Camus children torn over possible transfer of author to Pantheon in Paris

By Jamey Keaten, AP
Monday, November 23, 2009

Camus’ children torn over Pantheon transfer bid

PARIS — Albert Camus’ children are torn about whether to allow the Nobel Prize-winning author’s remains to be moved from southern France to Paris’ Pantheon, the final resting place of other French greats like Voltaire and Victor Hugo.

French President Nicolas Sarkozy has said he wants to honor the author of “The Stranger” by moving his remains to the Pantheon for the 50th anniversary of his death in January, but that he needs the family’s approval.

Camus’ daughter Catherine, who controls her father’s estate and has the final say, expressed doubts this weekend. Her brother Jean is said to oppose any transfer out of concern that his father was reluctant to accept honors, and that Sarkozy may just want to reap a political benefit.

As with many things Camus, the issue defies easy categorization. His daughter said he didn’t like honors, but that entry into the Pantheon would be a “nice symbol” because he “tried to speak for those who have no voice.”

“The question isn’t so simple,” Catherine Camus said Saturday on France-Inter radio. “I admire those who have such a set-in-stone idea. I have only doubts … it’s really beyond me.”

Le Monde daily newspaper reported over the weekend that her brother Jean believed any such move would clash with their father’s values — and that the ceremony would be “taken over” by Sarkozy.

The newspaper, citing an unidentified person in Jean Camus’ entourage, said a Sarkozy adviser had spoken with him about a possible transfer and that the president’s office was surprised about his reluctance. Jean Camus has not spoken publicly about the matter.

Camus, a philosopher, author and journalist, has been associated with absurdist and existentialist thought, though he disliked labels. His best-known works include “The Plague,” ”The Rebel,” and “The Stranger” — his novel about moral bankruptcy and alienation set in Algeria.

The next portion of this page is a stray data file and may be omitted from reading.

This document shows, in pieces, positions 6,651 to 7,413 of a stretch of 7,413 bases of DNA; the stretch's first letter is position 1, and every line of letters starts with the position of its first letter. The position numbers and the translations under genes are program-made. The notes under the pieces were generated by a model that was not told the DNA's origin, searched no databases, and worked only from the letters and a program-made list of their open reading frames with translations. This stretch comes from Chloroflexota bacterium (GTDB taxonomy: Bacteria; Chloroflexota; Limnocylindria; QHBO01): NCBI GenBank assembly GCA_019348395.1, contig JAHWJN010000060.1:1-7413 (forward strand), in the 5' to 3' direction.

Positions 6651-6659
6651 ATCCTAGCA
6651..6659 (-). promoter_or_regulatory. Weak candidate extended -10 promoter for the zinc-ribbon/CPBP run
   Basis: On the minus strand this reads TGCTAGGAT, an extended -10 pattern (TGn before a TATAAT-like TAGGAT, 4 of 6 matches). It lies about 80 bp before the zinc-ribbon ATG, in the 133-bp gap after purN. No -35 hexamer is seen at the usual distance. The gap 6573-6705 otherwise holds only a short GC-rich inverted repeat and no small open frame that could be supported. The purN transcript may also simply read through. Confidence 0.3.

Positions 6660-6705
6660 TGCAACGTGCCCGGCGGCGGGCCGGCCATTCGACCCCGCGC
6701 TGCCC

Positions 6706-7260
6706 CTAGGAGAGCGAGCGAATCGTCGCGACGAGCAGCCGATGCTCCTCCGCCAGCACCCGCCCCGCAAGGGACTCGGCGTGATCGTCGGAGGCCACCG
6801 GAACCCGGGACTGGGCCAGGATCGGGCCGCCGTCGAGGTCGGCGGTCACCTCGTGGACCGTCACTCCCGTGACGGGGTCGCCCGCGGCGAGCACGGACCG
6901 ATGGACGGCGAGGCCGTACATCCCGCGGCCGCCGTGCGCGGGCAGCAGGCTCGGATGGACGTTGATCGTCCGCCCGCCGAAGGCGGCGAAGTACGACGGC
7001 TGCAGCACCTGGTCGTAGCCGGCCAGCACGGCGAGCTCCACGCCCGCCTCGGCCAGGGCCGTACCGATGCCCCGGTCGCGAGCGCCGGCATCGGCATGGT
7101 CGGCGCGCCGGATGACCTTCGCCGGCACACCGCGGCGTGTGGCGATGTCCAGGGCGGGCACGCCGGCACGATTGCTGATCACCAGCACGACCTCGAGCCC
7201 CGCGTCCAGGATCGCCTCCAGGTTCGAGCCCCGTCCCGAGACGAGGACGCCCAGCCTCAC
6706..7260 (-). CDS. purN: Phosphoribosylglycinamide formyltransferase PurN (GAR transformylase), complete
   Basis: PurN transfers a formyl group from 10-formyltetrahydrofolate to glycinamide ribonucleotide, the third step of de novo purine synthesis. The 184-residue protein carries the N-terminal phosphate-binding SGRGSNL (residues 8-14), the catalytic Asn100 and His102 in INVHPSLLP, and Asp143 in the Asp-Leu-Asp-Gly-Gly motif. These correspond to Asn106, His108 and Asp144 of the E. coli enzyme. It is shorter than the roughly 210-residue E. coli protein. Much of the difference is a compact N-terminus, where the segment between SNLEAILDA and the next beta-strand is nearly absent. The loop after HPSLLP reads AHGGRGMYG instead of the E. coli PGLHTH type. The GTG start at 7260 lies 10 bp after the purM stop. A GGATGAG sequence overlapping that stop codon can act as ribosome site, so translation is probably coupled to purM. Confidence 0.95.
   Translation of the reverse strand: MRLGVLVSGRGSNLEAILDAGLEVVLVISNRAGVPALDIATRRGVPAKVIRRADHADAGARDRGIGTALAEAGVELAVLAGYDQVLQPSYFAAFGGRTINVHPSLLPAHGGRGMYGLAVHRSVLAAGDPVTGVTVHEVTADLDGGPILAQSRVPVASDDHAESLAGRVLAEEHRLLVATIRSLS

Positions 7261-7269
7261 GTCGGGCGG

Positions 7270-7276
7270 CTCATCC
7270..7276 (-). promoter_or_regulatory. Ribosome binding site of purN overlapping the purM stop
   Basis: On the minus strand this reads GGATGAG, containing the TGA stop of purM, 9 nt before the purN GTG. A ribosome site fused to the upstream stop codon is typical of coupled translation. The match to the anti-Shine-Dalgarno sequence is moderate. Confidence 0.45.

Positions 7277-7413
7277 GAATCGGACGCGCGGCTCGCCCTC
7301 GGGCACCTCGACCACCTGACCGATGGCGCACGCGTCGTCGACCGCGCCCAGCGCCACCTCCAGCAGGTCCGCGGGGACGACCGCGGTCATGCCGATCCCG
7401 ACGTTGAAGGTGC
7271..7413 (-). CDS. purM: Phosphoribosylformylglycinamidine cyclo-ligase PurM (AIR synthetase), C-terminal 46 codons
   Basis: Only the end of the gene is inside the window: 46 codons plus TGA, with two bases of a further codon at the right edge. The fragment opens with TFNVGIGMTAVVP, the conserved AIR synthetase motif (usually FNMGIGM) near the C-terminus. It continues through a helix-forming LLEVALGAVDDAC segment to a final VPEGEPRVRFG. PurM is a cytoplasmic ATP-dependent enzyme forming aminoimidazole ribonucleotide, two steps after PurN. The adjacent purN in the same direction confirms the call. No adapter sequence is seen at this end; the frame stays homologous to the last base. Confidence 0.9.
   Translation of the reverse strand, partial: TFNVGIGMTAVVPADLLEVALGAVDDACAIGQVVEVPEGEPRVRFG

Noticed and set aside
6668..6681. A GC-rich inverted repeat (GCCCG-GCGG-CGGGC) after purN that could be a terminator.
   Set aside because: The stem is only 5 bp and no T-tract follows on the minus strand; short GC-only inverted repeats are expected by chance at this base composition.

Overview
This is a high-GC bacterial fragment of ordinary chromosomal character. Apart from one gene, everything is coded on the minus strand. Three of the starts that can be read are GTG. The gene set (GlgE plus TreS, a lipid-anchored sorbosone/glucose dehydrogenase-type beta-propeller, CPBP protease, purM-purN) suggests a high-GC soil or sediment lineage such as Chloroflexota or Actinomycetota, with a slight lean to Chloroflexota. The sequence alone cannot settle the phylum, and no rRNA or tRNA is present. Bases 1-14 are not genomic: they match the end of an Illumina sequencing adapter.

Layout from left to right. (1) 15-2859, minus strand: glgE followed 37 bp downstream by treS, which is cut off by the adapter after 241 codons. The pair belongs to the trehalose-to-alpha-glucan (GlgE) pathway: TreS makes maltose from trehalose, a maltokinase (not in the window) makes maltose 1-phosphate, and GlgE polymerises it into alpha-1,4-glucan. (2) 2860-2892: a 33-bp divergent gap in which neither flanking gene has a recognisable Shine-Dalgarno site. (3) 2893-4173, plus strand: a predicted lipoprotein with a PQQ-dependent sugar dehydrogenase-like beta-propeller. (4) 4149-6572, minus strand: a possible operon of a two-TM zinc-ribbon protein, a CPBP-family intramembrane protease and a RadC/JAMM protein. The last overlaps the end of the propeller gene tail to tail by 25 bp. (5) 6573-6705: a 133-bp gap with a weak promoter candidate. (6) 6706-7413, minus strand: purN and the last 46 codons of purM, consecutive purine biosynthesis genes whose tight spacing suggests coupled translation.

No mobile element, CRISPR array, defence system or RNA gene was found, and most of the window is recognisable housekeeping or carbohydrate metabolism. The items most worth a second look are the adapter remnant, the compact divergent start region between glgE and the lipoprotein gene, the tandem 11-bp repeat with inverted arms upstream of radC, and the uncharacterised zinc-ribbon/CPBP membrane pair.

Camus was born and raised in the slums of Algiers, Algeria — then a French colony — by a stern grandmother, and a loving, attentive mother who was partially deaf and completely illiterate.

He won the 1957 Nobel Prize for literature. On Jan. 4, 1960, he was killed instantly when a sports car carrying him skidded out of control into a row of trees. He was 46. Camus is buried in a cemetery in the picturesque Provence village of Lourmarin.

The Pantheon was built as a Christian basilica in the 18th century under King Louis XV, but was nationalized during the French Revolution. After a few returns to its religious roots, it was officially dedicated as a “civic temple” when writer Victor Hugo was buried there in 1885.

For many French, it’s the most revered burial place in the country — home for eternity of such great minds as Nobel prize winning scientists Marie and Pierre Curie, author Emile Zola and philosopher Jean-Jacques Rousseau.

French presidents can decree the transfer of luminaries to the crypt. In the last such ceremony in 2002, President Jacques Chirac had the remains of “The Three Musketeers” author Alexandre Dumas interred there.

Dumas’ hometown, Villers-Cotterets, initially opposed the transfer, saying he made clear in his memoirs that he wanted to be buried in the village — but it eventually bowed to the government’s decision.

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